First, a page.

Still the best investmentBy Randell Tiongson on October 19th, 2010
In my many years in the financial services industry, the most frequent question I get is “what is the best investment” or “where is the best place to put your money?” These questions will ellicit many answers that would largely depend on the preference of the ones giving the answers. If you ask these questions from a stock broker, his answer would be the stock market; someone in the real-estate industry would probably recommend a piece of land, a house or a condominium; an insurance agent would pitch for an investment linked life insurance policy; a banker would go for one or two of their trust products; and an entrepreneur will say going into business is still the best way to invest your money.
While I don’t argue that what I mentioned are great ways to create and grow your wealth, I would say that the best investment you can even make is by investing in yourself.
There are many ways one can invest in oneself and it all starts with education. Education remains to be the best way for us to achieve our aspirations in life. Developing and enhancing our skills can be achieved through proper education, both formal and informal ways. I find it absurd that there are those who foolishly claim that education is not necessary to be successful in life and they will state a couple of individuals who became successful despite the lack of proper education.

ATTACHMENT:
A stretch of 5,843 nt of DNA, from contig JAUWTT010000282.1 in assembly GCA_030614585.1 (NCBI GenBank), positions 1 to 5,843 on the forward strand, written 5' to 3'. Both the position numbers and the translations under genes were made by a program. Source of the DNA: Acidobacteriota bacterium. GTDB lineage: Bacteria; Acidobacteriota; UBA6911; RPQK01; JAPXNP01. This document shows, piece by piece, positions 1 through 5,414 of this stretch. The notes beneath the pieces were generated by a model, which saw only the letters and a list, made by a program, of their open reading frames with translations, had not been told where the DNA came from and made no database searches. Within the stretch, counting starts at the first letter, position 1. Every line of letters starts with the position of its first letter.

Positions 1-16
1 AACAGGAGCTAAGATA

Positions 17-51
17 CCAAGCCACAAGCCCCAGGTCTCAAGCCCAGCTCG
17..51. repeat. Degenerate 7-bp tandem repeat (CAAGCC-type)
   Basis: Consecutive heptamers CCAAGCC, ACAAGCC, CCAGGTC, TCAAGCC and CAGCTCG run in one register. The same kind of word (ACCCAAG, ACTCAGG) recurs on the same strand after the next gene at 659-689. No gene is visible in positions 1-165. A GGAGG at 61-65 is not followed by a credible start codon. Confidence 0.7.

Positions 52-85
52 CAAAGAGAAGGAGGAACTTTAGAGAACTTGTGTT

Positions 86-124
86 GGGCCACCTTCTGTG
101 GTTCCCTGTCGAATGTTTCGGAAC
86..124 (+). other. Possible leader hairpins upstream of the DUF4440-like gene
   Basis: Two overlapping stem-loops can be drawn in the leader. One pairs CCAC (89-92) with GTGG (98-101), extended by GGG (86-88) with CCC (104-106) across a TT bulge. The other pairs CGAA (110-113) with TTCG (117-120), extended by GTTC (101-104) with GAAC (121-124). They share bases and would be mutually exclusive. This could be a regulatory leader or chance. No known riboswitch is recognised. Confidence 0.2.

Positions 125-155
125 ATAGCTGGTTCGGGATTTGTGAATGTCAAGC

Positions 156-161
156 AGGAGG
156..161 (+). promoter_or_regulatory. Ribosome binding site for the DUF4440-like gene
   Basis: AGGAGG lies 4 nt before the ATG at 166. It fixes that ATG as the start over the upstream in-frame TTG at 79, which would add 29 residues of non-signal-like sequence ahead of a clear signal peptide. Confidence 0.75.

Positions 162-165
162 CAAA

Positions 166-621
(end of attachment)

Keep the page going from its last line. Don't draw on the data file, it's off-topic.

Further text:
The experience of a few notable exceptions does not mean it becomes the rule of the game. The same notable exceptions would spend so much money in ensuring their children will get a good education, something they really put value to. Further, the said exceptions may not have received proper formal education but they received some other forms of education—through other people, circumstances and their situation.
However, I do not subscribe to the belief that quality education is synonymous to cost: the bigger the cost is, the better the education. We have seen countless stories of very victorious individuals who rose up the corporate ladder or established successful businesses without going through the “expensive” educational institution. Quality is a function of dedication-—of the educational institution, the student and the parent. The student can learn the theoretical knowledge from the schools and the practical understanding from the parent, which the student must be able to apply by himself.
Education is also not limited to the acquisition and retention of knowledge. The mark of a good education is in the learning of knowledge and the subscription to proper values. Formation of values is also a function of education— in the school, in the home and in the streets.
Let us invest in good education: one that makes us improve our skills and live our values so we can be what God created us to be, with Christ as our model.